|The progressive forces in South America were further consolidated with the 17 February third-term presidential electoral victory of Ecuador’s Rafael Correa. (Due to constitutional changes, his first term lasted for just two years.)
Correa achieved a convincing first-round victory, securing 57 percent of the vote, against 24 percent for his closest rival, Guillermo Lasso, a right-wing former banker.
In his six years in office, Correa has carried out widespread and deep reforms in his country of 15.6 million people, aimed at achieving a fundamental shift in wealth and power in favour of working people and the poor and against imperialism and the local oligarchs. This accounts for his solid support among the masses of the people (prior to Correa’s first electoral victory, Ecuador had had seven presidents within a decade) as well as the hatred directed at him by the rich and US imperialism.
As a result of Correa’s popular, democratic policies, a number of major companies have been nationalised and unfavourable contracts with imperialist oil companies have been scrapped or renegotiated on more favourable terms. Ecuador is attempting to enforce a fine of $6.8bn on the oil monopoly Chevron for its despoliation of the country’s rainforest, which has had grave effects on communities of indigenous peoples, in particular.
Correa has pursued policies that have seen schools and health clinics built throughout the country, thousands of miles of roads built and improved in rural areas, low-cost or free education introduced, along with free school uniforms, the minimum wage regularly increased above the rate of inflation, mortgages subsidised, and monthly cash payments introduced for the country’s two million poorest people, especially among single mothers and the elderly.
In the sour words of the Economist, from whom, incidentally, a number of the above-cited facts are sourced:
“Mr Correa raised the government’s share of oil and other taxes as well. The result is that government revenues have almost tripled since 2006, with oil accounting for about half of the rise. Opportunistically, Mr Correa scrapped previous fiscal rules that required part of windfall revenues to be saved, and defaulted on $3.2bn in foreign bonds. He has lavished all this cash on public spending.” (‘The man with the mighty microphone’, 9 February 2013)
All this instead of salting it away in a private bank account in some tax haven – how unforgivable!
As a result of such popular policies, since Correa came to power in 2007, the number of Ecuadorians living in poverty has declined by 8 percent, while life expectancy, time spent at school and average income have all risen steadily over the period. In the last four years alone, 95,400 new jobs have been created.
Correa’s Ecuador has further enraged imperialism by forging close ties with Venezuela, Cuba, Bolivia and other progressive states in the region, taking a central role in Alba, the socialist-oriented trading bloc initiated by Hugo Chávez, and has also strengthened alliances with such countries as China, Belarus and Iran. In the words of President Correa: “Ecuador is no longer for sale. The country of despair has become one of hope.”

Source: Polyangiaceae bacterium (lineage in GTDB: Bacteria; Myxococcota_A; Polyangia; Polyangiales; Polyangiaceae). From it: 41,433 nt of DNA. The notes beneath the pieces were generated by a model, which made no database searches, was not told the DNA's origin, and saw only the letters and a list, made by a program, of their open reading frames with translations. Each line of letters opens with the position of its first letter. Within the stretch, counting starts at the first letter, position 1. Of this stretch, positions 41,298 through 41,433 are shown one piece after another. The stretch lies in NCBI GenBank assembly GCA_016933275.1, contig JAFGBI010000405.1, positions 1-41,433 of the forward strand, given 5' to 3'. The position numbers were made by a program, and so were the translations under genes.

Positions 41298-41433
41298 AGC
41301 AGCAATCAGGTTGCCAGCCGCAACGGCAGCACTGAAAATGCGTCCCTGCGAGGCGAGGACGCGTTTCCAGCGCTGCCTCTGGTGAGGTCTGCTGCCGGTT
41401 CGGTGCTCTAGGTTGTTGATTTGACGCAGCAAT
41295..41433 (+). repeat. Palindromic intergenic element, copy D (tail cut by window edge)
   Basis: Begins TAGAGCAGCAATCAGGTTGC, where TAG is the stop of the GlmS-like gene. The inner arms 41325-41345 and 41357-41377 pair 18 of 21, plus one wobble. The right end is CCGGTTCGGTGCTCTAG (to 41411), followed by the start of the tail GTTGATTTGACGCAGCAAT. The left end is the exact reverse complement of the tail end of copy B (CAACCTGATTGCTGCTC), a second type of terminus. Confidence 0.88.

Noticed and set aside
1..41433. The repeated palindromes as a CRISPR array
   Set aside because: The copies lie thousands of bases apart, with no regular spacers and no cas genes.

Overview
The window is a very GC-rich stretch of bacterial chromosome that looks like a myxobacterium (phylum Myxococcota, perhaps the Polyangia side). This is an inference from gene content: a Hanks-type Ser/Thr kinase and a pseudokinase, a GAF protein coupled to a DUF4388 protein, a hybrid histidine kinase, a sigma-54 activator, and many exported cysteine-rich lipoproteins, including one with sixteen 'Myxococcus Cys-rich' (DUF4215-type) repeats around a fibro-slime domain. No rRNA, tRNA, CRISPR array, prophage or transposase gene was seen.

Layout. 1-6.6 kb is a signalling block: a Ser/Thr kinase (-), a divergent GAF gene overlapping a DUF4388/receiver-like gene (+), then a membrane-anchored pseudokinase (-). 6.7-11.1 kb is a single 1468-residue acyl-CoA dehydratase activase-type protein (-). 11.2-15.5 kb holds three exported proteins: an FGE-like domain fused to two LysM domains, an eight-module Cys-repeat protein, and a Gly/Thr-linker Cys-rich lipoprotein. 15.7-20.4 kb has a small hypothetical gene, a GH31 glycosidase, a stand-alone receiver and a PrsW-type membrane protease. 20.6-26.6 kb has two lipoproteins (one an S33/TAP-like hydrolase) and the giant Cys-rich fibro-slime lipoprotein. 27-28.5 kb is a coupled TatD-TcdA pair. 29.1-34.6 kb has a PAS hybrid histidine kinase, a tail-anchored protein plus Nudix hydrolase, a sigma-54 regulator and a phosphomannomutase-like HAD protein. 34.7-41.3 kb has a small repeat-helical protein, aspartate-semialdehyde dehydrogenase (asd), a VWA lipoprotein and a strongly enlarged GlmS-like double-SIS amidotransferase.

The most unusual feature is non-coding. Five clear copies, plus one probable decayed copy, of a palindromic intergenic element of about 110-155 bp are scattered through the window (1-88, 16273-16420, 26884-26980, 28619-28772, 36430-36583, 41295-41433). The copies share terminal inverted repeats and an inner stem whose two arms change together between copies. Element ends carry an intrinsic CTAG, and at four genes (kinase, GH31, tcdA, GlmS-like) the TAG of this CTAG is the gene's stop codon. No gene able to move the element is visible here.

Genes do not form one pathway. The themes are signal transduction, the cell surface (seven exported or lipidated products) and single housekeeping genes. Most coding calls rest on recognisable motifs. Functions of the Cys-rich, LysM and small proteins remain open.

It is this combination of a solid social base among the mass of the poor, along with strong regional and global alliances with progressive forces (China has advanced Ecuador at least US$3.4bn to assist in its economic development) that has enabled the Correa government to resist reactionary pressures from within and without.
In 2010, a police mutiny and attempted coup placed his life in danger, but the reactionary putsch was crushed not only by Correa’s own courageous actions, in a confrontation that claimed the life of one of his supporters, but by tens of thousands of his supporters taking to the streets and forcing the army to uphold the constitutional order.
The following year, Ecuador expelled Heather Hodges, the US ambassador, after documents were released by WikiLeaks showing that the US maintained extensive covert connections with anti-Correa elements in the Ecuadorian national police.
Testifying to Ecuador’s strength in the face of reactionary pressure, last year, the country’s London embassy granted refuge to WikiLeaks founder Julian Assange, prompting the British government to threaten to rip up the Vienna Convention (which governs international relations among states) by launching an assault on the diplomatic mission. The strong reaction, not just from Ecuador but from the whole of Latin America, has, for now, forced the British government to back down, although it still refuses to grant Assange safe passage.
Previously, Correa had expelled a US military base. He told Oliver Stone in the documentary South of the Border that he had no objections to the US having a military base in his country – so long as Ecuador could have one in Florida.
Following his election victory, Correa announced his intention to continue with what is termed the Citizens’ Revolution, saying that the challenge of the next four years “is to go faster and deeper in the same direction”.
Correa’s victory was warmly welcomed by the government of Venezuela, which stated:
“The impressive re-election of President Rafael Correa for a new period, at the head of the process of democratic transformation [through] which Ecuador is living, constitutes a victory of dignity for the Ecuadorian people. It is a new lesson for those powers, which have failed in their attempt to put obstacles in the path towards the consolidation of independence, sovereignty, and well being of all Ecuadorians.
“The re-election of President Correa is a victory for Alba, for the Bolivarian and socialist forces of Our America.”
Correa dedicated his own victory to Hugo Chávez, declaring:
“It’s worth taking this opportunity to also dedicate this victory to this great Latin-American leader who has transformed Venezuela.”